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How to Handle a Crying Coworker in Singapore?

by Deana Zafir

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Misery loves company. But in Singapore, crying on the job is still a taboo. It is reported that 8 in 10 workers admit to crying at work. Whilst a further 14% of those surveyed admit to crying at least once a week, at work. 

Based on these reasons, it seems like this is a growing issue that most HR departments should take note of. 


Why Employees Cry at Work

When we cry, we’re releasing our “emotions”. This does not necessarily refer to negative emotions, but rather emotions in general. Which can include happiness, sadness, anger, joy, and even relief. So why do employees break down at work? Most are driven to tears either by a colleague or their boss. In addition, workers who cried at work reported that they’ve held jobs that they felt wasn’t a good fit for them.  But crying is complex and feelings will sometimes just need to come...out. 19% of employees surveyed blamed personal issues as another reason they might break down at work. 

Other reasons employees break down at work include:
 

  • Workload: Many people feel overwhelmed at work. This boils down to the workload available. If this is the case, as an employee, you should consider talking to your boss about how to lighten your workload.
     

  • Workplace Bullying: To some, the office might feel like high school all over again. Workplace bullying is a growing issue. Workplace bullying can be characterized as offensive, intimidating, malicious, or insulting behavior.

    Examples of workplace bullying include racial harassment, gender harassment, or other forms of abuse such as physical violence, psychological abuse, or sexual harassment.
     

  • Unmanageable Clients/Customers: Managing client and/or customer expectations can be tough for some.
     

  • Error at Work: We’re only human. And this, unfortunately, means that sometimes we make mistakes at work. Which can inevitably feel like the end of the world.

 

How HR Should Handle “the Storm”

Growing up in Singapore, we’ve always been told that emotions should not be expressed in the workplace. Seeing someone cry at work can often be confusing and upsetting to other coworkers. As a recruitment agency that focuses on the well-being of both our candidates and employees. Here are the steps you need to take in order to handle a crying employee: 


1. Isolate the individual and let the storm pass



When an employee or a colleague is in distress. They sometimes fail to realise that there are people around them who could be affected by the distressed individual. Save them the trouble and take them somewhere else to finish crying in a way that’s appropriate for the workplace. Alternatively, you can also ask the distressed employee to go out for a walk or buy a coffee, to help them calm down.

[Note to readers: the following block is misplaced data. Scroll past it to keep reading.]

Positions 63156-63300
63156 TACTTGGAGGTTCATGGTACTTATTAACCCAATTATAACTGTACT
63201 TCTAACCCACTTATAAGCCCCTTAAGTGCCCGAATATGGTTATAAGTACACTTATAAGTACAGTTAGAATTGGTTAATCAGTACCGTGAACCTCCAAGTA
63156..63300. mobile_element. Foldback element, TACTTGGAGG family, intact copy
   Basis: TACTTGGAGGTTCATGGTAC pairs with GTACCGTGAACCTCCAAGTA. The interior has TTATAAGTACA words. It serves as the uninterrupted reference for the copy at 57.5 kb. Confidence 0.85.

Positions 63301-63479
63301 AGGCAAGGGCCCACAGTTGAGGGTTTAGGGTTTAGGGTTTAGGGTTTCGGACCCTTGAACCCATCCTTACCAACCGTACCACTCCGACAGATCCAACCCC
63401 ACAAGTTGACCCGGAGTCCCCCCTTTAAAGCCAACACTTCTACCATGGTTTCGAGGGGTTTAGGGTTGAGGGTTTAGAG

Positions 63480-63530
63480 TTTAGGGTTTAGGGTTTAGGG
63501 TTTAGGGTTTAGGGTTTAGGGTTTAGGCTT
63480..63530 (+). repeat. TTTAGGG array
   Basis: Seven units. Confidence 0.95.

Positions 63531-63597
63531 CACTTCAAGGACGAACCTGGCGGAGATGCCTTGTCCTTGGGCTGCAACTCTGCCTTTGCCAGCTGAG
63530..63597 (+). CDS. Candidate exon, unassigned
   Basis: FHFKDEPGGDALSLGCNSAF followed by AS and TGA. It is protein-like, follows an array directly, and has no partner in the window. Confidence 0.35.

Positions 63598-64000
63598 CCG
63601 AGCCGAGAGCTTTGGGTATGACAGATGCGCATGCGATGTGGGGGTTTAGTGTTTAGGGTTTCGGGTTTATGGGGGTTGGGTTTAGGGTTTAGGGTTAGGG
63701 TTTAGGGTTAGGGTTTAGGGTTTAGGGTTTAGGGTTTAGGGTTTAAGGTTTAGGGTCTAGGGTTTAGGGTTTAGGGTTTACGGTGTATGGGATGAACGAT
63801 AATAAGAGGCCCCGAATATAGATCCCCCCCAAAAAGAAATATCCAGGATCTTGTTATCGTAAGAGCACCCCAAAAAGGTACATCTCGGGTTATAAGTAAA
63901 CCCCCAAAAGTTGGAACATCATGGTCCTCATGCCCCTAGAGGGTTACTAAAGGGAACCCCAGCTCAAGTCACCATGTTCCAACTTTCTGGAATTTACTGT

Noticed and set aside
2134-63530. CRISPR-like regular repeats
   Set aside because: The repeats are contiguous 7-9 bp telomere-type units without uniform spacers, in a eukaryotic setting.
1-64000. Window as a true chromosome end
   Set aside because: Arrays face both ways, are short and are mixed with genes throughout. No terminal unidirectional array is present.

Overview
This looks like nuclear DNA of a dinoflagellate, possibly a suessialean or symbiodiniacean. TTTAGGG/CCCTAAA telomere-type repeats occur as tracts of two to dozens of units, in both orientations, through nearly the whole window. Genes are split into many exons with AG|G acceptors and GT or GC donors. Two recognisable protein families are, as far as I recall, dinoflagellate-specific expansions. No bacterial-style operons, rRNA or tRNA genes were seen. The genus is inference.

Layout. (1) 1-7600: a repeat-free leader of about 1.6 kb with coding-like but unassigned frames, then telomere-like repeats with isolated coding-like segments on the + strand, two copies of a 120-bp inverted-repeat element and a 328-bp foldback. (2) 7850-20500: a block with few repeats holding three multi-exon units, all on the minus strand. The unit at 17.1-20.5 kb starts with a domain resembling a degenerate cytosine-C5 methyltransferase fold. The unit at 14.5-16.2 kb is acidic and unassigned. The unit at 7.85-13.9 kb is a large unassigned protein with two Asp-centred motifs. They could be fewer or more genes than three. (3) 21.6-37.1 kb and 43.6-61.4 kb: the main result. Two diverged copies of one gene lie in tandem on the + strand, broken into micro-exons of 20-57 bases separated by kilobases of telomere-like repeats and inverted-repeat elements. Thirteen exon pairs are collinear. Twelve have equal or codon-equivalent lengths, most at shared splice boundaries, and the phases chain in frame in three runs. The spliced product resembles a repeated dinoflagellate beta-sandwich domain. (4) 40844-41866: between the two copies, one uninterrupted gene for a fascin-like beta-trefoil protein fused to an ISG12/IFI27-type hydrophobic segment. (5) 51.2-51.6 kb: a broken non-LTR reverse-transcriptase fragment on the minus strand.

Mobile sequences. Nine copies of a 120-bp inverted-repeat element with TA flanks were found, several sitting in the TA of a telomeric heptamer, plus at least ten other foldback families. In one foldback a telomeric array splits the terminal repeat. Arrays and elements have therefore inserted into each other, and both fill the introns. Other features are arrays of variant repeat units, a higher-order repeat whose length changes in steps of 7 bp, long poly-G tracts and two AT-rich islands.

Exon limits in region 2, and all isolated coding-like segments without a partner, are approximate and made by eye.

Pro-Tip: Take the time to remind the employee that crying in the office does not necessarily mean that they’re going through an emotional breakdown. Crying is a natural reaction to a body that is reacting to pressure.
 

2. Analyze the situation



As someone tasked with taking care of the workplace’s harmonious environment, you’ll want to get to the bottom of the situation. Ideally, you’ll want to ask:

  • Who was there?

  • Who said what? 

  • What happened? 
     

Think of the outburst as a crime scene. Your job right now is to examine the crime scene and take the time to find out what really happened. 

Pro-Tip: Remember to stay calm and focused throughout the event. You want to remain as objective as possible in order to find out what actually happened. 
 

3. Find the trigger 

Try and identify the main trigger. You need to find out what made the worker cry and then determine if it is a workplace issue or not. If no discernable trigger can be found, it’s time for you to take on the role of a detective and investigate the employee’s behavior and mood leading up to the incident. 

However, you don’t want to come across as a busybody. Refrain from throwing out open-ended questions such as: 

  • What’s this all about?

  • Why are you cry? 

Instead, ask questions that show both concern and compassion. You want to make it clear to the employee that you’re there to listen and help. Some examples are: 

  • Is there anything you’d like for me to know? 

  • How can I help out?

 

4. Set a course of action

By now, you’re probably aware of the cause of the distress. If it is a workplace-related issue (e.g. workplace bullying), inform your coworker of the next steps that your organization will follow through with. 
 

5. Follow up and move forward 

After the incident, find the time, later in the day. If the incident happened earlier in the morning, you might want to follow up casually during lunch. Checking in is key - and so is it’s timeliness. Checking in a week or go forbid, a month after the incident might come off across as being abrasive or being uninterested in a serious situation. 

Don’t refrain from following up even if the employee confided regarding a personal situation. Just ensure that the follow up takes place somewhere. Seeing someone shed tears in front of you might not be a pleasant experience. By showing both concern and empathy might be able to further strengthen the employee’s relationship with both you and the organization. 

Care to share your thoughts regarding this article? Let us know in the comments section below!   

 
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